A study regarding revealing the effect of W. somnifera root extracts on cell cycle and angiogenesis, as an anti-angiogenic compound showed Withaferin A and Withanolide D to inhibit growth of cancer (Maitra et al., 2003; Mathur et al., 2006). Ashwagandha plant extract inhibited benzo (a) pyrene-induced forestomach papillomagenesis, carrageenin induced air pouch granuloma and DMBA-induced skin papillomagenesis with up to 60 and 92% and 45 and 71% inhibition in tumor incidence and multiplicity, respectively in mice (Padmavathi et al., 2005). Genesis of papilloma of skin induced by 7, 12-dimethylbennzanthracene is inhibited by W. somnifera. In mice, however during the study this plant does not show any toxic effect apparently (Padmavathi et al., 2005). Sometimes, Ashwagandha (Indian ginseng) may produce interference in the immunoassay of serum digoxin level measurement (Dasgupta et al., 2007).

W. somnifera reduces tumor cell proliferation and mitigate undesirable side effects, hence increases overall animal survival time. It potentially supports radiation therapy and reduces the side effects produced by chemotherapeutic agents such as cyclophosphamide and paclitaxel without interfering with the tumor-reducing actions of the drugs. W. somnifera has been suggested to act as a novel complementary therapy in the field of oncology (Visavadiya and Narasimhacharya, 2007).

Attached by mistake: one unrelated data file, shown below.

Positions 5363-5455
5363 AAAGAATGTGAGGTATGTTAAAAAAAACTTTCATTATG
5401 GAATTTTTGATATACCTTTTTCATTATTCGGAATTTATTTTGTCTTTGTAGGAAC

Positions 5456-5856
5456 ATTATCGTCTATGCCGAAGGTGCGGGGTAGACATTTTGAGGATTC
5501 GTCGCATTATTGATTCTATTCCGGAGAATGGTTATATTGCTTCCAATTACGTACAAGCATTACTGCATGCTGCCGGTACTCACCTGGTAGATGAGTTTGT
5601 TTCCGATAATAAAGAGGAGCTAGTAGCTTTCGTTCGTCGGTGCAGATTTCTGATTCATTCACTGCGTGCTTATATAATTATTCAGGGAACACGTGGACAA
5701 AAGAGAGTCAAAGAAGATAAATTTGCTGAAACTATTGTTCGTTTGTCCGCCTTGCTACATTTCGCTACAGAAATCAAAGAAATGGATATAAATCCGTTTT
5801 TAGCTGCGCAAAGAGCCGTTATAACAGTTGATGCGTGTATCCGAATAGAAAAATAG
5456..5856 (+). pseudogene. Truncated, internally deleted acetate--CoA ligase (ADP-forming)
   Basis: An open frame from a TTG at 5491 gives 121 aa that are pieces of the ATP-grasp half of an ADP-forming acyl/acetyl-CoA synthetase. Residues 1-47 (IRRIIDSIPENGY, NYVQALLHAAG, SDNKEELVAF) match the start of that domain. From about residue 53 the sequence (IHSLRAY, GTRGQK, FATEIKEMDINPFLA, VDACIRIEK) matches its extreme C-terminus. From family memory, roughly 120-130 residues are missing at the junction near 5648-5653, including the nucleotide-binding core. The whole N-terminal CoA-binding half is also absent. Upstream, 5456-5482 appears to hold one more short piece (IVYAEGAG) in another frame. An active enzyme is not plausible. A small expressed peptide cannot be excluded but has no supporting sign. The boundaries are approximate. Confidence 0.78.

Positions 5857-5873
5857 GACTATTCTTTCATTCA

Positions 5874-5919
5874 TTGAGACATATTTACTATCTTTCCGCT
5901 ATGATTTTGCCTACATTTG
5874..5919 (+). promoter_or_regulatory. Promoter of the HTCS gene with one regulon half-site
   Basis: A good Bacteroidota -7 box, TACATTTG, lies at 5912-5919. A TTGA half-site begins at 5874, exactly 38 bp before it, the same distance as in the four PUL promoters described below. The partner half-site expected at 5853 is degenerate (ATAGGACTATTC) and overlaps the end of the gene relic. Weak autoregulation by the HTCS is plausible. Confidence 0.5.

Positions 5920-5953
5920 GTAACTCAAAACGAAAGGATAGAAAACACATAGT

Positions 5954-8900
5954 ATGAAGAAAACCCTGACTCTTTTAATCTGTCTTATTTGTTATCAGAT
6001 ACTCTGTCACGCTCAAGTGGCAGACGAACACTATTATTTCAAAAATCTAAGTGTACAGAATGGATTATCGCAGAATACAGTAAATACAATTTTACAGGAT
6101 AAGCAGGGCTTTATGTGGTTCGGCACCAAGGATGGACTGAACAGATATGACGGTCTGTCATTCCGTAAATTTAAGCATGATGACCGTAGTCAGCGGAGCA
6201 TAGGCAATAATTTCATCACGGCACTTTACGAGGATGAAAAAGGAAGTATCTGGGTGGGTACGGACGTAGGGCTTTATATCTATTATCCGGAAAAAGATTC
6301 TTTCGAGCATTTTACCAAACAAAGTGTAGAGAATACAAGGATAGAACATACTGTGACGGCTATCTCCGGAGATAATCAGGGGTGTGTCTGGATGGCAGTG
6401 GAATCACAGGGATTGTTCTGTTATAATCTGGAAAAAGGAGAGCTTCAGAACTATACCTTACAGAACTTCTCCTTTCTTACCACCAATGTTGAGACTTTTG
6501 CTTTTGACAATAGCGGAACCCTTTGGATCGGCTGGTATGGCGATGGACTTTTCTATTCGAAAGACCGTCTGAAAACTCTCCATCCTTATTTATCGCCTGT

Recent in vitro studies in India has shown that the extract of the plant disrupt the ability of cancer cells to reproduce and is a significant step in fighting cancer. In addition it has been indicated by laboratory analysis that anti-angiogenic activity of ashwagandha extract against new blood vessels supporting unbridled growth. Oral administration ashwagandha extract effectively Inhibits the experimentally induced stomach cancers in laboratory animals. It reduces the incidence of tumor by 60% and multiplicity of tumor by 92%. Incidence and multiplicity of tumor are inhibited by 45 and 71%, respectively when study has been carried out in rodent model of skin cancer (Christina et al., 2004; Mathur et al., 2004; Padmavathi et al., 2005).

Anti-cancer activity of Ashwagandha has been attributed to Hypothalamic Pituitary Adrenal (HPA) axis and the neuroendocrine system. It modulates the activity of cytotoxic lymphocytes (CTL) for reducing the tumour and cancerous growth. Augmentation of the Natural Killer (NK) cell activity reduces the tumor growth and incidences and increases serum T3 and T4 in mice (Panda and Kar, 1998) Compared to doxorubicin, Ashwagandha showed better efficacy in arresting growth of breast and colon cancer cell line (Jayaprakasam et al., 2003). Extracts of Ashwagandha also possess potent antioxidant and detoxifying properties (Rasool and Varalakshmi, 2007). Withaferin A stoutly exerts I kappa B kinase beta hyperphosphorylation for inhibition of its kinase action thereby causing death of cancerous cells (Kaileh et al., 2007; Wang et al., 2012).